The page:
“Just like mastitis, DD is a bacterial infection so as every teat should be dipped after milking, the same is true of foot bathing,” says Mr Shepherd. “Every hoof should be disinfected as regularly as possible in order to reduce infection levels in the herd.”
Mr Shepherd says TK Everyday is an effective foot-bath disinfectant that also provides an alternative option to other undesirable chemicals such as formalin and copper, which are linked to human health issues and environmental problems.
“The formic acid breaks the membrane of the bacteria open and the acetic acid damages the cytoplasm,” says Mr Shepherd. “The product has been used on farm and has had a similar response as formalin in reducing lameness. At 2.5p a cow a day it is also a similar price to formalin.”
For more information, visit www.gshepherd.co.uk or stand AH140.
Austrian foot crushes head to UK
Austrian company Rosensteiner will be showcasing two of their foot-trimming crushes in the UK for the first time at the Livestock Event.
Red 5 is a vertical crush which can adapt to the size of the cow meaning is is suitable for both big and small animals. It also opens along the whole width of the frame, with the front leg winch and rear leg lifting activated electrically.
The Red Q stationary or mobile tipping crush will also be on show. Designed for professional foot trimmers and large farms, every process for fixing and tipping is operated by a central switchboard. The catching and cattle driving device and belt tensioning is also operated hydraulically, while all four hoofs can be treated within a working area smaller than 2m.
For more information, visit www.rosensteiner.at or stand LE327.
Dairy Pro goes mobile
A news electronic membership app, which makes it quick and easy to register participation in training activities and collect points, is being launched by Dairy Pro.
Dairy Pro is the UK dairy industry’s professional development register, with members able to collect points by attending accredited training activities delivered by Dairy Pro training partners.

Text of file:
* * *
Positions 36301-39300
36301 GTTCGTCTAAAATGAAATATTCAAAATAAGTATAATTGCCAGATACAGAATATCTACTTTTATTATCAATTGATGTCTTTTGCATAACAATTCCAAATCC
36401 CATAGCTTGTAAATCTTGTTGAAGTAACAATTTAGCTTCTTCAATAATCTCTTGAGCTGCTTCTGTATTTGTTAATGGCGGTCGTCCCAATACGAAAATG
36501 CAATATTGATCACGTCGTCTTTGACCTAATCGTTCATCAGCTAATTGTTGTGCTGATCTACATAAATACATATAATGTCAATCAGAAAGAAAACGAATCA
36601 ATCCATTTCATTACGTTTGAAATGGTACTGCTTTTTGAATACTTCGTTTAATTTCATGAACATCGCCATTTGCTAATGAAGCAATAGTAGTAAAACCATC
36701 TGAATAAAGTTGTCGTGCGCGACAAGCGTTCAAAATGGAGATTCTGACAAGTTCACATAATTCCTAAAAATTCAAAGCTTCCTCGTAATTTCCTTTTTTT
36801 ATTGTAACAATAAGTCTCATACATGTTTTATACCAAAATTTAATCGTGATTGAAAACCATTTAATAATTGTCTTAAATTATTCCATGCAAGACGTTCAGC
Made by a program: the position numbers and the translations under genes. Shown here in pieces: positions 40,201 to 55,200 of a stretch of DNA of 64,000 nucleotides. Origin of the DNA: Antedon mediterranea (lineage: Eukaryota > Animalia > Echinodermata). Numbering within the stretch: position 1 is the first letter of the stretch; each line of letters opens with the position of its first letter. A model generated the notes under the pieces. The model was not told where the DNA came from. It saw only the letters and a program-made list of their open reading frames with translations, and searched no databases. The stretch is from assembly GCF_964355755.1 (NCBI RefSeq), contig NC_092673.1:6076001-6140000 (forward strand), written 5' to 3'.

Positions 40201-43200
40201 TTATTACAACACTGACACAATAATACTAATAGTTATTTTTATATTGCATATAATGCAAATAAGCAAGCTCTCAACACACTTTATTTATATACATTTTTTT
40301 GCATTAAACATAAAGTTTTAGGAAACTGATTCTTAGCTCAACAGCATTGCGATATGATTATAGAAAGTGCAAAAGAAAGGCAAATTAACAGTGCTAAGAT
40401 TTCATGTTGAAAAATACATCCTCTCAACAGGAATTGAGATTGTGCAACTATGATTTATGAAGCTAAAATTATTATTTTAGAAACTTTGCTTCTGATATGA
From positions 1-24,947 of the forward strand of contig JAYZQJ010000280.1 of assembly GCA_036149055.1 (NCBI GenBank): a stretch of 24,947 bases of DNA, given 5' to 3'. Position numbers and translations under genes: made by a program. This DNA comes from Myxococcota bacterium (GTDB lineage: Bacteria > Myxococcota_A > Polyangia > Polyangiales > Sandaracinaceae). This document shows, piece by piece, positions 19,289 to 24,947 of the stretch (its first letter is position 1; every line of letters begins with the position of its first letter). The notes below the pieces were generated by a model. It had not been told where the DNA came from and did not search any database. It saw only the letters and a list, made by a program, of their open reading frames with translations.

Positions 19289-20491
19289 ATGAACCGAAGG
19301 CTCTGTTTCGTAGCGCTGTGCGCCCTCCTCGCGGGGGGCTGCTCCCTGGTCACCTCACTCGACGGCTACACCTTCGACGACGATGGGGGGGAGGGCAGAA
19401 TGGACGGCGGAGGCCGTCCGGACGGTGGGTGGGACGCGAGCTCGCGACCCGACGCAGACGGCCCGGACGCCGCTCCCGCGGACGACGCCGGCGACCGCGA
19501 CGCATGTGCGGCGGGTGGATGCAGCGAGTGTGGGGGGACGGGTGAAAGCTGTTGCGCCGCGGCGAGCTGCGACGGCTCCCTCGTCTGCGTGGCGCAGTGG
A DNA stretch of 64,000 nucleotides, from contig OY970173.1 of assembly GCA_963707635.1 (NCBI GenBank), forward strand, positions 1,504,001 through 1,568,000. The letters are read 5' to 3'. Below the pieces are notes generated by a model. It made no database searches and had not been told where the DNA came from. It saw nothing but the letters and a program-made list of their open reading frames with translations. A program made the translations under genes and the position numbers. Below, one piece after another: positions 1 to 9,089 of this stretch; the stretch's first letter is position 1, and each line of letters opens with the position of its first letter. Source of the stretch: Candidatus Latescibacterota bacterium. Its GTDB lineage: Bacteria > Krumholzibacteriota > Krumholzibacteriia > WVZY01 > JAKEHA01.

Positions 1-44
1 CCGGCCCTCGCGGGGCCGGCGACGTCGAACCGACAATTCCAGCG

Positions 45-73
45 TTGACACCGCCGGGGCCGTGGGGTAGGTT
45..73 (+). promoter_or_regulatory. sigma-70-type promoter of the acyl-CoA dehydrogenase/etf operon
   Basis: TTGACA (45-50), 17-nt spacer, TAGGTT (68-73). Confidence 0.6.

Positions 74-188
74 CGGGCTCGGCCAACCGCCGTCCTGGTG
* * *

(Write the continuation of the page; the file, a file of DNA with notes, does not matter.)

In the past, members have had to remember their Dairy Pro number or take along their card to an event, but now they can use a personalised membership card on their phone which includes name, number and barcode.
Dairy Pro’s Helen Brookes says the App can be used on Apple or Android phones. “It offers convenience so you don’t have to remember your number. All members need to do is have it scanned at the event and be on their way. DairyPro will do the rest,” she says.
Ms Brookes says this is the first step in providing more electronic support for those in the industry who are focused on training and development.
“In the pipeline, we are looking at being able to notify members electronically of upcoming activities, prompt them to register if the device detects they are at an event and also reminders of important dates and points balances for each member,” she explains.
For more information and help on setting the App up, visit stand BM181
Slurry pumping systems for sand systems
A new range of slurry pumps for using on sand bedding systems is being introduced in the UK.
Kitt Agri will be introducing the E-series pump range, which is produced by US company, Daritech and have been designed to complements their existing separator and sand recovery products.
Designed for easy installation and longevity, each pump is built with heavy galvanised plumbing tubes and mounting hardware. All components on all pumps and agitators are also interchangeable for convenience.
The range includes pumps to handle a wide variety of pressures and flow rates with a 7.5 horsepower pump costing £9,000 and handling slurry from up to 1,500-2,000 cows.